We also need to look beyond remunerated work to understand transformations in labour markets. The treatment of the unemployed merits special attention. Neoliberal restructuring of the welfare state, which has in many instances resulted in punitive changes to the provision of unemployment benefits, drives people into secondary labour markets by forcing them to accept work that is precarious and underpaid.
Similarly, feminist scholars have alerted us to the interdependence between the formal labour market and the sphere of social reproduction – the latter a focus of earlier contributions to Futures of Work.
The participation of women in the formal workforce is shaped by whether the needs of social reproduction are met through unpaid domestic work or paid wage labour. Neoliberalism has generally meant a shift from community non-profit childcare centres to privately-run operators. This has left low-income women with the invidious task of juggling paid work and parenthood, while those on higher-incomes have had the option of ‘importing’ workers from the Global South—often mothers and carers themselves—to provide care for their children.
Producing labour demand
Labour demand in the economy must be understood within this broader context. It is clear that employers in the low-wage economy, including agriculture and social care, find it difficult to recruit workers. This is one instance in which straightforward employer mendacity is not an adequate explanation. While there is a myriad of reasons for this labour demand, such as geographical mismatch between the jobs available and those looking for work, one of the main reasons is that local workers do not want to accept jobs with working conditions that have become severely degraded through the process of neoliberal restructuring described above.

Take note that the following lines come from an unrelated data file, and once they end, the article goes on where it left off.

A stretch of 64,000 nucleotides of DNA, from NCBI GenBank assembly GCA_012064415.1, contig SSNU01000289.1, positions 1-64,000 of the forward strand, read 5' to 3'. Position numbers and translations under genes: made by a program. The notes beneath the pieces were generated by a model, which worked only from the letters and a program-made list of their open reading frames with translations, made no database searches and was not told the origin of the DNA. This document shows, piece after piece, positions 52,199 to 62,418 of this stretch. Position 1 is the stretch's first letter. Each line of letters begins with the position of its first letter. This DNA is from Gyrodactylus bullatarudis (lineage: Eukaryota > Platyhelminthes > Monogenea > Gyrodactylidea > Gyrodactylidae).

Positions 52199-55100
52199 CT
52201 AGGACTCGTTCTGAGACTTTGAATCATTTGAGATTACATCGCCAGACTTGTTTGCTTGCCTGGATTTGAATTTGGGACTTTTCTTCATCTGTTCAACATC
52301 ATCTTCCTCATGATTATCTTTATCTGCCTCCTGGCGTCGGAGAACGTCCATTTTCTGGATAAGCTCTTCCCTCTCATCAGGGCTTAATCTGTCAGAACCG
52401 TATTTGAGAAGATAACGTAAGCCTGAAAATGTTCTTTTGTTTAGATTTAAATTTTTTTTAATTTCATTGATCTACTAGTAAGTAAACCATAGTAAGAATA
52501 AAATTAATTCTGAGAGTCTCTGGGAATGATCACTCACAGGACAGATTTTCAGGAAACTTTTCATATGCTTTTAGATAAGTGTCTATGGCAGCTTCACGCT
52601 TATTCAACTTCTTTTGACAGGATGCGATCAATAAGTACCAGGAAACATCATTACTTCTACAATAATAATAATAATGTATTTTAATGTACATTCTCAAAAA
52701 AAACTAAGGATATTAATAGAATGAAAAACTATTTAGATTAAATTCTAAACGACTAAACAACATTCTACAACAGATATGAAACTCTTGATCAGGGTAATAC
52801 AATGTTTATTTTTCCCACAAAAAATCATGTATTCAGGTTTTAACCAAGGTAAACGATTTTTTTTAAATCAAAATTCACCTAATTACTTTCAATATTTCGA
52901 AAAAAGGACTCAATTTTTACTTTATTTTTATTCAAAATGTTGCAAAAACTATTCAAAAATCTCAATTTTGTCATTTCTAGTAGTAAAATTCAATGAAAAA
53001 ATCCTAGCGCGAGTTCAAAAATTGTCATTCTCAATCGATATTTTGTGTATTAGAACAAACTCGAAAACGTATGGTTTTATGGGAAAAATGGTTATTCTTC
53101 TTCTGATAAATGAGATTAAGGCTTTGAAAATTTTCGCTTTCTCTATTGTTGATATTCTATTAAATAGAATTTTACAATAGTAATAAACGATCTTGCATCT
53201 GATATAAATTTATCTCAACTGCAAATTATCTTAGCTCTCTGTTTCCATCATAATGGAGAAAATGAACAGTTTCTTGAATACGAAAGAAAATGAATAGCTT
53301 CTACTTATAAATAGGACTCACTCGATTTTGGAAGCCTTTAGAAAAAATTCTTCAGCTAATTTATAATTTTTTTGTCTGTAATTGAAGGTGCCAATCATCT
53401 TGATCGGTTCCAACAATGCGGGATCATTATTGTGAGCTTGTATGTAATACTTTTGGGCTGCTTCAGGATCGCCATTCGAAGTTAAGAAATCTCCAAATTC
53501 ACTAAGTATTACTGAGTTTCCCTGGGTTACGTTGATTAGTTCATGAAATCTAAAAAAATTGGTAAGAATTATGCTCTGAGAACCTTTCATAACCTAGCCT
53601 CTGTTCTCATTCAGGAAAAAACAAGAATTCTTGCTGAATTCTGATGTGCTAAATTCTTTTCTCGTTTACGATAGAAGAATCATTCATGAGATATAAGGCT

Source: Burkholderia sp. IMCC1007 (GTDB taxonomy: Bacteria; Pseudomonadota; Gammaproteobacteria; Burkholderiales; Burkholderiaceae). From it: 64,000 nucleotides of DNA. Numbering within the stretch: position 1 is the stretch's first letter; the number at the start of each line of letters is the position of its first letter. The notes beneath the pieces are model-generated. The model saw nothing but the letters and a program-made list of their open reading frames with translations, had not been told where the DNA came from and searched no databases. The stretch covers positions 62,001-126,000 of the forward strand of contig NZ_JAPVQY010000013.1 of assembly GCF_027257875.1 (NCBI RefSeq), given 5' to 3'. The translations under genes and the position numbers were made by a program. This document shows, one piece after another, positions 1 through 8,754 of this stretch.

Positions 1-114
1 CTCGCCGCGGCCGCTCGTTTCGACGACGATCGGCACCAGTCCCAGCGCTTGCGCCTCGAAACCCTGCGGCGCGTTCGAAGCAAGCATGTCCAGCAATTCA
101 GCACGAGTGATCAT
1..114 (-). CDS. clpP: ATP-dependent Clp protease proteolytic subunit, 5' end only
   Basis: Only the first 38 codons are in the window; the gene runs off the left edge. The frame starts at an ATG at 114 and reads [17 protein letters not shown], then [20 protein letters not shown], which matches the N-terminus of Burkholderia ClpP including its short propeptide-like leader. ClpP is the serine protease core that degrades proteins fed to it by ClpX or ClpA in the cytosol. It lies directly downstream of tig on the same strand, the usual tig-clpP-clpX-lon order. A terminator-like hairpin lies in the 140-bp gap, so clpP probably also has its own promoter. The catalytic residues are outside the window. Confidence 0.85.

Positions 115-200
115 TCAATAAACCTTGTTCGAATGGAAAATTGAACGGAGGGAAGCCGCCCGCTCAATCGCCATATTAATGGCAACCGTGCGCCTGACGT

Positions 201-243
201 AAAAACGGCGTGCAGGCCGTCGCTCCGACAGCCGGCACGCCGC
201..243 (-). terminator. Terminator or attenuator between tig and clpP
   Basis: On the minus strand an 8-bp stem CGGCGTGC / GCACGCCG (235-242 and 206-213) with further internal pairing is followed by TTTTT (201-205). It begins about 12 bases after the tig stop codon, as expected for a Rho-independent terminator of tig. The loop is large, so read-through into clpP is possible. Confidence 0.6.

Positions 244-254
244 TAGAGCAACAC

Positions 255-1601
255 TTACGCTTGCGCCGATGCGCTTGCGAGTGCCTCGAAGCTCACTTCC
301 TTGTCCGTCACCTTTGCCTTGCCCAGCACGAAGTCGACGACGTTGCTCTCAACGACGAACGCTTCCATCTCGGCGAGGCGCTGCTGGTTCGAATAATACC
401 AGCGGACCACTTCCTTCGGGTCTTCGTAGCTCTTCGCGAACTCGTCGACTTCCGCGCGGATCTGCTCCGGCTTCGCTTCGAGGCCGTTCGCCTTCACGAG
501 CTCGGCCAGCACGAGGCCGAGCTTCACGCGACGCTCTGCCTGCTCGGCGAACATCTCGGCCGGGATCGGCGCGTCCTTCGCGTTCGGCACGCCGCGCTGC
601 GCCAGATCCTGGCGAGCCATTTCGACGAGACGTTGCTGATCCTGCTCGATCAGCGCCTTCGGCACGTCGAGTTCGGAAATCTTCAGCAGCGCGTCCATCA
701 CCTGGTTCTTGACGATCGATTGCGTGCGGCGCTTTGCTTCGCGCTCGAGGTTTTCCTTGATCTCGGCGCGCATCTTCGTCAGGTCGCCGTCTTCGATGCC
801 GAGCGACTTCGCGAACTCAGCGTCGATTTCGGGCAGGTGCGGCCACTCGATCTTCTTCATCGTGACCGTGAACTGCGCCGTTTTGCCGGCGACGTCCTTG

Labour shortages also exist in fast-growing sectors of the high-wage economy, such as finance and information technology. However, in the cases of these industries, the labour shortages are mostly caused by inadequate investment by states and employers in education and training.
To meet these labour shortages, employers express a desire for migrant workers. While often couched in the language of labour shortages or migrants’ superior worth ethic, employer preferences should be understood as a preference for workers with legal restrictions on mobility in the labour market and inferior employment rights. Temporary labour migration programmes, which allow workers to be tied to particular employers, are especially popular with employers because these programmes prevent workers circulating in the labour market.